Located in Plano, Illinois, the Farnsworth House is considered a triumphant example of the International Style of architecture during the modernist period.
Completed by Mies van der Rohe in 1951, the Farnsworth House was one of the rare instances of being recognized even before it had been built. Exhibited first as a model in 1947 at the Museum of Modern Art in New York, critics were stunned by the house’s ability to convey the “purity of a cage” through its sleek design. The architectural community was simultaneously inspired and discomforted by such a revolutionary take on placing man in the world by way of design.
By pairing a steel skeleton, slab floors, and seamless glass walls, Mies was able to create a nearly indistinguishable, yet still insurmountable boundary between the house’s inhabitants and the lush natural world of the Fox River just outside. Unfortunately, the realities of living inside a glass home made the Farnsworth House slightly more uncomfortable than modern clients would likely tolerate; ample cross-ventilation has a hard time keeping pace with the lack of air conditioning, and the radiant heating manages to make a dent but not quite mitigate the freezing northern Midwest winters biting at the glass panes.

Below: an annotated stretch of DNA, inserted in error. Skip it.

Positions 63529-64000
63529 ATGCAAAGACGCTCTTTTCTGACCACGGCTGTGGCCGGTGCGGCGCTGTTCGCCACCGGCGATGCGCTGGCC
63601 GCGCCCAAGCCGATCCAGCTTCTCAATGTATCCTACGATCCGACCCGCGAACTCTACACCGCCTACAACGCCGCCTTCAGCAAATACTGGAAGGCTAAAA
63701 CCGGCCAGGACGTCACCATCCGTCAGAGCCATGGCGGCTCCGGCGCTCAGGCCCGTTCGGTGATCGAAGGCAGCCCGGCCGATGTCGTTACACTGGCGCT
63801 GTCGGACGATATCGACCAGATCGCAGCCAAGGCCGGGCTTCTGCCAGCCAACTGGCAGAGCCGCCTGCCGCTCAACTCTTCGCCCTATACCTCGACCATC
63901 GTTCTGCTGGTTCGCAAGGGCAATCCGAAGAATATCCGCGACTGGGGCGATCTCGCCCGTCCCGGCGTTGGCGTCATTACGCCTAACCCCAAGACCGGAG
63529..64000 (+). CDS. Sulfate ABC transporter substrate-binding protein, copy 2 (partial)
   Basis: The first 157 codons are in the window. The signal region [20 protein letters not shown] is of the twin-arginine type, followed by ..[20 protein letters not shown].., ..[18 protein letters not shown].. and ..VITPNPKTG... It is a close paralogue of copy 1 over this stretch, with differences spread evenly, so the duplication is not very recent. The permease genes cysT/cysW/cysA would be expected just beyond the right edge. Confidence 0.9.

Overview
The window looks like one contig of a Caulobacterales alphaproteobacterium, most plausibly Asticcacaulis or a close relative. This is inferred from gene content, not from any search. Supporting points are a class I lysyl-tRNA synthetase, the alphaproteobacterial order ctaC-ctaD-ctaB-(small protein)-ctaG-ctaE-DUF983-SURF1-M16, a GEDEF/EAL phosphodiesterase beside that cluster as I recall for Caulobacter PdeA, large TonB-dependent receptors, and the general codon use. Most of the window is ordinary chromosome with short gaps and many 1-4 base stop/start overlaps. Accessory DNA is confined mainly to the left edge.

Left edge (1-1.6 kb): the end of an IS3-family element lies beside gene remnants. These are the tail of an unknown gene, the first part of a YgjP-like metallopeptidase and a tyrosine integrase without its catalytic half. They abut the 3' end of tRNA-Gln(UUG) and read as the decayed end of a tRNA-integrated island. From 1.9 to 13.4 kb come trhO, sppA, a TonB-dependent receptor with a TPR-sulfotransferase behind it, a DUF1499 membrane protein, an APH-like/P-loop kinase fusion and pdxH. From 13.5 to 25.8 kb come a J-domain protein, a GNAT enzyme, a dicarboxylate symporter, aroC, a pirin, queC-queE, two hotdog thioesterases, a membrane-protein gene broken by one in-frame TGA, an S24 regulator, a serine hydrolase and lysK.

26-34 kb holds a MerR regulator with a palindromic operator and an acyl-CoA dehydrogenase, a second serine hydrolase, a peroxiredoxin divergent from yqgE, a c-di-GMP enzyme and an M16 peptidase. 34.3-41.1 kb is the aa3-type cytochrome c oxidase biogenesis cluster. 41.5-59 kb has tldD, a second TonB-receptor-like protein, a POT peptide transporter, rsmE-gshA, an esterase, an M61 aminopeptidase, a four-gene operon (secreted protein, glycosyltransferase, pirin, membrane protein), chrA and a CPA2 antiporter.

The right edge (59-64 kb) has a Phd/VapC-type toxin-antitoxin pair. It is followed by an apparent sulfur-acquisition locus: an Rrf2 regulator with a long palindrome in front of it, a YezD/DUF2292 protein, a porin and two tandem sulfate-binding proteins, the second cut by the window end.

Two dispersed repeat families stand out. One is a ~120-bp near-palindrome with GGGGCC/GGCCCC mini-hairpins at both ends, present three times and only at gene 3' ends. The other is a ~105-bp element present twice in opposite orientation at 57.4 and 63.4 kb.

Regardless of its practicality, Mies’ creation has come to be seen as a Platonic ideal of sorts, as it balances a quiet, neutral structure in perfect contrast with the unkempt, ever fluctuating movement of the land on which the house sits.
Know Before You Go
The Farnsworth House is located approximately 58 miles southwest of Chicago in Plano, Illinois along the Fox River.